Vendor-neutral certification guide for infosec professionals

The vendor-neutral certification landscape features over 100 certs designed for infosec pros who want to advance their careers and apply their knowledge for current and future employers.

This special report highlights the best vendor-neutral security industry certifications for achieving goals specific...

to your information security career path. It's a companion to three other surveys that cover an intro to security certifications (the vendor-neutral survey), vendor-specific security certifications and popular cloud security certifications in brief.

The table below summarizes the certification counts in the vendor-neutral survey. Although 19 vendor-neutral certifications have been added since 2015, several credentials were retired or recategorized. In the end, the overall count increased by 15 certifications.

As was indicated in the companion vendor-specific certification analysis, it is easy to decide which vendor-specific certifications to pursue: earn those that apply to the technology your employer or customers use, or those that will have value to potential future employers or customers.

Summary of changes, by the numbers

Deciding what to achieve on the vendor-neutral side not only involves an understanding of where individual certifications and certification programs fit in the overall scheme of coverage, but also requires comparing similar programs to decide which ones can best help support your career goals.

With over 150 certifications covered in the vendor-neutral, vendor-specific and cloud security surveys, there is no shortage of options. The question is, how do you know which certification is right for your career path? This article provides a brief analysis of the vendor-neutral certification landscape and suggested educational options for your information security career path that you can pursue at any point in your career.

Today, (ISC)2 Inc.'s Certified Information Systems Security Professional (CISSP), SANS Institute's Global Information Assurance Certification (GIAC) and the ISACA Certified Information Security Manager (CISM) are the best-known and most widely followed IT security certification programs. That said, the CompTIA Advanced Security Practitioner (CASP) is included in U.S. Department of Defense Directive 8570.01-M, which means that credential is bound to be extremely popular with government employees and government contractors alike.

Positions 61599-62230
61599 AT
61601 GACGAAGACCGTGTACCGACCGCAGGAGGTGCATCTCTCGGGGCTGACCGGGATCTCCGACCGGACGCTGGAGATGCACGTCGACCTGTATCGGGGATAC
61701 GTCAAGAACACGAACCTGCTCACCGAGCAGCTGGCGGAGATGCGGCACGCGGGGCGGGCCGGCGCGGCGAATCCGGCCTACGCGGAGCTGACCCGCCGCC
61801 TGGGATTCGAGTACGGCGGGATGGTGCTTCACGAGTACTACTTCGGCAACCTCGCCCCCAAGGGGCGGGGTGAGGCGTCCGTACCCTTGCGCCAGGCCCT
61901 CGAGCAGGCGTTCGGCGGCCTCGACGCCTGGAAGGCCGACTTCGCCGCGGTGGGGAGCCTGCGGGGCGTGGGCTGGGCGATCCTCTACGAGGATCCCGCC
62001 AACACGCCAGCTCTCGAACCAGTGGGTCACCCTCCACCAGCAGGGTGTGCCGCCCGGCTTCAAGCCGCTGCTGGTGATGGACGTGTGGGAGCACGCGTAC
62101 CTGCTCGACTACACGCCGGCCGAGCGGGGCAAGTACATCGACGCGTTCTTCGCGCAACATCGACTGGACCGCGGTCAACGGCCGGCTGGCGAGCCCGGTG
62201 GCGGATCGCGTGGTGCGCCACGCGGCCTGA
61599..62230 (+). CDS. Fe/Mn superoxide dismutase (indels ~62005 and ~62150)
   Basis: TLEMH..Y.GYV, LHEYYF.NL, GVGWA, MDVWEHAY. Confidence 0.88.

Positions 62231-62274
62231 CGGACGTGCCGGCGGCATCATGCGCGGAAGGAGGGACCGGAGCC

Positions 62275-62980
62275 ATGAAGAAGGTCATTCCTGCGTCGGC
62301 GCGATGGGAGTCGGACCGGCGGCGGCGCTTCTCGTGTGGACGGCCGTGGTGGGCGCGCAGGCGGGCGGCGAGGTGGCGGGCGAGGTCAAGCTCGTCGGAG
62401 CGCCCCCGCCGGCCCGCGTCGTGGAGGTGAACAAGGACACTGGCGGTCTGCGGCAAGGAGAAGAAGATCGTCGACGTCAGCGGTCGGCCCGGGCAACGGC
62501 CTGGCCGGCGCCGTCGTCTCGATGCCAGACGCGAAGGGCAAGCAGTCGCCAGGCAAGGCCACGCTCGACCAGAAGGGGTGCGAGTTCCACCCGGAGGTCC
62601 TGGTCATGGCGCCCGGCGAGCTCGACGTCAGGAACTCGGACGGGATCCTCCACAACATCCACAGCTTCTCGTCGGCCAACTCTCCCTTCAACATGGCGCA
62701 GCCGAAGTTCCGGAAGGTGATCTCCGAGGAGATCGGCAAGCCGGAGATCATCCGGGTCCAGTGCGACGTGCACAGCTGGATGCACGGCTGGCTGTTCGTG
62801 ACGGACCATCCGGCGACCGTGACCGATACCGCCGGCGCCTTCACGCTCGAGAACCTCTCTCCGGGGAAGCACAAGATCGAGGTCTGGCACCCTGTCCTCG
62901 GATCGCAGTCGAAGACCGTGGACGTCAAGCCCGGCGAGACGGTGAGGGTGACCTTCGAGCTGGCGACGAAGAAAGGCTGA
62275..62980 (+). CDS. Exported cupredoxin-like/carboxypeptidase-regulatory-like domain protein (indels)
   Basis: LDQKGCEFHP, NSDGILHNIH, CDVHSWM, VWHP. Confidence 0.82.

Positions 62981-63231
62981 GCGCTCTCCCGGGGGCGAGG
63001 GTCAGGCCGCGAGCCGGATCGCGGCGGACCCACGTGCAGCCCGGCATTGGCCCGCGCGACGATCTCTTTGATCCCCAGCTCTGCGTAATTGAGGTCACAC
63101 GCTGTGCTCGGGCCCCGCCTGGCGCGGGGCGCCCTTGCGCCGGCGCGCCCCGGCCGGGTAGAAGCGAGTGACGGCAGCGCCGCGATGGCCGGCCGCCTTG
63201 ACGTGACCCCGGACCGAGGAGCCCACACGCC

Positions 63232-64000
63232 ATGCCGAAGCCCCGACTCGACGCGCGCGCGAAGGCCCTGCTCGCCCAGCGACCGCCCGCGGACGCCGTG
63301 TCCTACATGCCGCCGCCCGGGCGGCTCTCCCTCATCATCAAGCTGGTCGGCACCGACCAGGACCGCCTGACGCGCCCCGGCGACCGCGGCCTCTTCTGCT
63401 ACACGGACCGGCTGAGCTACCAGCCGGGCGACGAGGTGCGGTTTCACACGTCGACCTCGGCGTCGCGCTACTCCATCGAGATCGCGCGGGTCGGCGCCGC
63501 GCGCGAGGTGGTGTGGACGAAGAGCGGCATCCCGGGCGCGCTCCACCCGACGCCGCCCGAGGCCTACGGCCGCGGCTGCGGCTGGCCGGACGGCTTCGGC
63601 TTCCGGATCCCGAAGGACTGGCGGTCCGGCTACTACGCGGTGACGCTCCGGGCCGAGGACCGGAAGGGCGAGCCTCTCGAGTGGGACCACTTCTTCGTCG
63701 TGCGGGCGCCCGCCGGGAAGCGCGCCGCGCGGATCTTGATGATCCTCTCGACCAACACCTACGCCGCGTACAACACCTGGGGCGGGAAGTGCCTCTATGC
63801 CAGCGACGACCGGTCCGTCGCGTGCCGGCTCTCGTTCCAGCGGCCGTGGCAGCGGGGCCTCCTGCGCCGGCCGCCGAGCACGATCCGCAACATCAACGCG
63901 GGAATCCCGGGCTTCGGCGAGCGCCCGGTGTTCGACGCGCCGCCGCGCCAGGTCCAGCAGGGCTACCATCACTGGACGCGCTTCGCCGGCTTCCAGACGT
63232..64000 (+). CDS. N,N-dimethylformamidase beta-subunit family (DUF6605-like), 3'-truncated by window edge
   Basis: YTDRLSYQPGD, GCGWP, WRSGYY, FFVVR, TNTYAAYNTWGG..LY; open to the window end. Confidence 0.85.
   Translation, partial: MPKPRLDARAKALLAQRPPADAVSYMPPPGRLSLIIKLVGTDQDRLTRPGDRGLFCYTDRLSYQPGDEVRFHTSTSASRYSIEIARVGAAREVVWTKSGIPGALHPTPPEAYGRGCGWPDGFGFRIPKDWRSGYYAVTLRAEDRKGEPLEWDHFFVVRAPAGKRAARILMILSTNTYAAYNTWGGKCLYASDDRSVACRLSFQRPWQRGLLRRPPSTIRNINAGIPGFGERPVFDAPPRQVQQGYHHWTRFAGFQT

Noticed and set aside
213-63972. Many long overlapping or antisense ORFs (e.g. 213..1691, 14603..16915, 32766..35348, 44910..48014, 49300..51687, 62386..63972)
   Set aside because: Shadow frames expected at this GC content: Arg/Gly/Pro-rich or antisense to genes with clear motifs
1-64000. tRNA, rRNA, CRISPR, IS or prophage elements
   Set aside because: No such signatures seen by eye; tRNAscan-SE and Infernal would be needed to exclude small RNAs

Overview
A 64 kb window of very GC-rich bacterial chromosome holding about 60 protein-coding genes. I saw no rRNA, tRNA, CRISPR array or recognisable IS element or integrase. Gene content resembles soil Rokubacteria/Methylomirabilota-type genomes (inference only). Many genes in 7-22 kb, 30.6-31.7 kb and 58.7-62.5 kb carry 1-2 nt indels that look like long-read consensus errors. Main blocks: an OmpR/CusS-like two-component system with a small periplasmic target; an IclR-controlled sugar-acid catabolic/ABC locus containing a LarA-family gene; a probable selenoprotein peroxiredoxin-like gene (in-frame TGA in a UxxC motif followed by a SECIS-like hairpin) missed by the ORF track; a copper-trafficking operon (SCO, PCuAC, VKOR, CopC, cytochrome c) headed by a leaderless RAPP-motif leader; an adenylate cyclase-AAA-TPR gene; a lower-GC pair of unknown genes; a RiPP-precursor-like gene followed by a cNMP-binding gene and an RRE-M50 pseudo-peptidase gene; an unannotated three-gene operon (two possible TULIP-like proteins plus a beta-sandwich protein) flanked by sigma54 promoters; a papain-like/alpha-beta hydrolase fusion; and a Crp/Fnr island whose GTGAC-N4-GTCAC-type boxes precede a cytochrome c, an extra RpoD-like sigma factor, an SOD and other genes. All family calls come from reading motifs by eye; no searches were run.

The number of certified individuals in these programs varies; some have fewer than 10,000 certified members, while there are now more than 112,000 individuals worldwide who hold the CISSP designation. The CISM, by comparison, has a certified population of just over 27,000.

CompTIA's Security+ still weighs heavily among the entry-level certifications, as it continues to attract ongoing interest and participation. Today, the number of Security+ certifications tops 250,000. IBM includes Security+ in some of its own certification programs, Apple and Dell incorporated Security+ into their training programs or require the certs from job candidates, and the U.S. Department of Defense accepts Security+ to meet its most basic information assurance (IA) certification requirements. Holders of Security+ can also substitute it for one year of job experience toward the CISM certification requirements.

Security+ remains my leading selection as the best-recognized and the best overall entry-level information security certification currently available. To earn the Security+ certification, candidates must pass a single exam.

More broadly, the entry-level credentials with the most weight are CompTIA's Security+, SANS GIAC Information Security Fundamentals Certification (GISF) and the (ISC)2 Systems Security Certified Practitioner (SSCP).

The CISSP, the CISM and the SANS GIAC intermediate and senior credentials remain the best bets for those seeking more than entry-level security credentials, while Certified Ethical Hacker is now a viable option for those interested in highlighting their current system penetration techniques and counter-hacking skills.